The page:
I’ve coached triathletes for many years now and I’ve seen the effects that growing can have on kids. Their body awareness gets out of wack, and they’re just not aware of how tall they are getting which can spell big trouble when it comes to running efficiently. That must be it, so we went with it. For the next two weeks, we backed Lanes volume down and had him do other workouts when the rest of the team was doing speed. High intensity and growing quickly in many cases can lead to injuries and we just wanted to let Lane get through this.

Asking Lane to run less than everyone and not run hard is like asking a basketball player not to dribble the ball. It just didn’t make sense, and if it did, he was not happy about it. One day at XC practice almost a month since he first had his fever, I could see that this was getting to Lane. He was upset, which in turn made me upset. Something just didn’t feel right! He had grown, but not that much! And if it was a growth spurt that was leading to coordination issues then why were we not able to see it anywhere else? If it’s that bad, then it should be at least a little noticeable just walking around while not exercising. It wasn’t.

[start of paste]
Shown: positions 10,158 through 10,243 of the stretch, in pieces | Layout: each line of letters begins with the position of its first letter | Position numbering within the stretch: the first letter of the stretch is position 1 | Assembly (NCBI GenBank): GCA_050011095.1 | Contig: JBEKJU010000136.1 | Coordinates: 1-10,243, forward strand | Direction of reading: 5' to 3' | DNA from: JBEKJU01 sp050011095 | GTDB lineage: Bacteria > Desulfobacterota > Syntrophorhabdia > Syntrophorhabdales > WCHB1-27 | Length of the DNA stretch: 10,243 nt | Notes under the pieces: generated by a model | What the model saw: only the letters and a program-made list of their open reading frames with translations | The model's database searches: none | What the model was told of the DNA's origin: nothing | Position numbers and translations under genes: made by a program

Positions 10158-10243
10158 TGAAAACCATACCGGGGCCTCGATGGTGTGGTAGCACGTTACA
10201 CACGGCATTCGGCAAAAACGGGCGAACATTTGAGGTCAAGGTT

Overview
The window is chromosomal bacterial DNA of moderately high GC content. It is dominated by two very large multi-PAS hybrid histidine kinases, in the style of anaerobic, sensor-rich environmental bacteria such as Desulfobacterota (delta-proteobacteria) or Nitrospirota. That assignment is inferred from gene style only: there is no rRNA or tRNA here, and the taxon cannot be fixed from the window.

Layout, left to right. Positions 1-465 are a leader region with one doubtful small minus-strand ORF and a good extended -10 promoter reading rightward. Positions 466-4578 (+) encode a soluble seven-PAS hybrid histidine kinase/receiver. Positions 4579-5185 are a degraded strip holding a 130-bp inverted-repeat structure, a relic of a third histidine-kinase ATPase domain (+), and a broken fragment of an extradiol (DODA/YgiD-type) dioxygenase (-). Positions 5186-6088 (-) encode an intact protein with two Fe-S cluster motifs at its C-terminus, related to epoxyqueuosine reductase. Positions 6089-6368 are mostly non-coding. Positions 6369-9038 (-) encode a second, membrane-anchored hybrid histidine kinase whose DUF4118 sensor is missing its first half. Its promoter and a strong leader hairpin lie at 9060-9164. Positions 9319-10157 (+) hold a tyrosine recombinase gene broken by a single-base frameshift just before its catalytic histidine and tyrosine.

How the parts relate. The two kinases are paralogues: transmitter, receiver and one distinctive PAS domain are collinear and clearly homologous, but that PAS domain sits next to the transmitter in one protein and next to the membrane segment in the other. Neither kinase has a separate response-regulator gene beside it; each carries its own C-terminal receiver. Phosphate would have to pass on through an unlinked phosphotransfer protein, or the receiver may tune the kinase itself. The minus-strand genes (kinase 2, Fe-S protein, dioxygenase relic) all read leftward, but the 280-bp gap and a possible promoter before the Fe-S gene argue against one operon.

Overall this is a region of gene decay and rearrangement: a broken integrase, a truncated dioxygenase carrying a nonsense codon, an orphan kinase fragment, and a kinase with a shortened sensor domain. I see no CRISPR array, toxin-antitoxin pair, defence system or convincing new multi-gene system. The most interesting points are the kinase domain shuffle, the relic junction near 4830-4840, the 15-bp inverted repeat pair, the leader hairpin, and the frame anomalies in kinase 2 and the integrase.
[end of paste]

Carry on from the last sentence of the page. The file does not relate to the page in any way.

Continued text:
That evening I got on the phone with a coaching friend of mine out of Des Moines, Iowa, Jenny Weber. Jenny is a high-performance triathlon coach and the head coach of Z3, which is a high-performance team that Lane is a member of. I began to tell her about what was going on with Lane. She listened and said, “It’s his Ferritin”. There was no hesitation. I knew Ferritin had something to do with Iron and I told her that his CBC, which does check for iron, came back normal. Jenny calmly ensured me that a CBC does check hemoglobin, which is the iron-containing protein in the blood that carries iron and oxygen to cells, but it does not check for ferritin, which indicates the amount of iron stored in the body, almost like your iron reserve tank.